same21, one thing to consider here, if working really hard doesn't get you the test scores you want, is that your happiness is actually relevant. Does studying and taking exams suck the life out of you? Might be worth looking into careers that don't involve constant studying and day-long exams. These are never as intense as during the first two years of med school, but they never really stop as long as you practice.

Best of luck to you.
 

combatwombat

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Workload is generally less in an SMP than in med school. It's maybe 1/2 to 2/3 as heavy.
True but SMP students get letter grades while medical students just need to pass (at least at Tufts, I don't know about EVMS). IMO this makes a serious difference in stress levels.
 

drizzt3117

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True but SMP students get letter grades while medical students just need to pass (at least at Tufts, I don't know about EVMS). IMO this makes a serious difference in stress levels.
There are a lot of med schools where they have grades too, and the workload in m2/3 is much heavier than first year much less the abbreviated smp workload.
 

RogueUnicorn

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True but SMP students get letter grades while medical students just need to pass (at least at Tufts, I don't know about EVMS). IMO this makes a serious difference in stress levels.
word. no offense, but pretty much anyone can pass these classes with minimal studying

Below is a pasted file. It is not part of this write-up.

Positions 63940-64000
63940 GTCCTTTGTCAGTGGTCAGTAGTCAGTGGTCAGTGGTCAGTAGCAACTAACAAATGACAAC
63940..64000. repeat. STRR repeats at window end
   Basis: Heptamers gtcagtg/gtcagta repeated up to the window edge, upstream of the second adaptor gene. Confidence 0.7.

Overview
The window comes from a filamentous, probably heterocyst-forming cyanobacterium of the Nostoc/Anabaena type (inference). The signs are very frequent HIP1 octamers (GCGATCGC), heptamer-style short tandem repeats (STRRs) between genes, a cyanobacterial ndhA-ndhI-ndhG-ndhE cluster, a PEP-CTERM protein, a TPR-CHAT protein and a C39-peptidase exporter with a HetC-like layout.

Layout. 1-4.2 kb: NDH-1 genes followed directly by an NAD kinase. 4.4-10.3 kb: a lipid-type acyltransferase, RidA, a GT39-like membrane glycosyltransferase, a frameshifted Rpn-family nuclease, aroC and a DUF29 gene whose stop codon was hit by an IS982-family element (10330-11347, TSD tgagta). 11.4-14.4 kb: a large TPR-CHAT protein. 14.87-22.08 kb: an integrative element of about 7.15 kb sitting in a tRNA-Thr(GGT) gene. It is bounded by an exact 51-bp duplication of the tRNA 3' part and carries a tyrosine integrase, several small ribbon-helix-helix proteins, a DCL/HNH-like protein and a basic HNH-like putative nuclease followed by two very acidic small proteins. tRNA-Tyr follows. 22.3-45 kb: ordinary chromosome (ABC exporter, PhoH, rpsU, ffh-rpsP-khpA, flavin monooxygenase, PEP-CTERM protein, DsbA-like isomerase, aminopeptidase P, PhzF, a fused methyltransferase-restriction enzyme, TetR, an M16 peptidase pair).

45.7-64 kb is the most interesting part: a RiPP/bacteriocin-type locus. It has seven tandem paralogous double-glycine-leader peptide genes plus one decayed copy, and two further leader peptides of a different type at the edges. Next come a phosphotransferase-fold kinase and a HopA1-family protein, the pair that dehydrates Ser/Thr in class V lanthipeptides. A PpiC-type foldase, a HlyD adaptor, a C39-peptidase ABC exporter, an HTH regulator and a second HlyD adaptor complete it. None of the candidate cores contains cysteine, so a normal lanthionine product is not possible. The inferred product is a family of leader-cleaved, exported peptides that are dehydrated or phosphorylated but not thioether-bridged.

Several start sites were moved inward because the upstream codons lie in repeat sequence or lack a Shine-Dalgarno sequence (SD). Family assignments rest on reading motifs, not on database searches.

mic2377

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At UC the course load is around 3/4 of the MS1's, time wise. We are (-) gross anatomy, (+) a research thesis, but all the core classes are the same. I am doing a lab thesis so I spend as much or more time in lab than med students spend in gross. Gross anatomy is not as difficult but is very time consuming.

Also, there is a real risk that if you can't hack it in undergrad, you may not be able to hack it in your SMP. More people fail out from these things than you would anticipate, and you messed up your dream forever.

Really, though, MS students need to make at least a 3.5 GPA to be considered "successful." Most accepted former MS students I have talked to have had 3.7+ GPA's at places like Georgetown or UC, and it is not easy to get these grades, on top of the stress of applying.

In short, do evaluate before you jump in.
 

DrMidlife

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At UC the course load is around 3/4 of the MS1's, time wise. We are (-) gross anatomy, (+) a research thesis, but all the core classes are the same.
Don't the M1's at Cincinnati have clinical exposure classes? At EVMS these take up a couple afternoons a week.

Briefly looking at the Cincinnati SMP curriculum, I think it's fair to say that the quantity of coursework is as much or more than the EVMS curriculum, and while more of the EVMS classes are with M1's, qualitatively the rigor is about the same, with Cincinnati SMPers having lab research opportunities that EVMS med masters do not. And both will kick the unprepared student's fanny quite well. Fair assessment?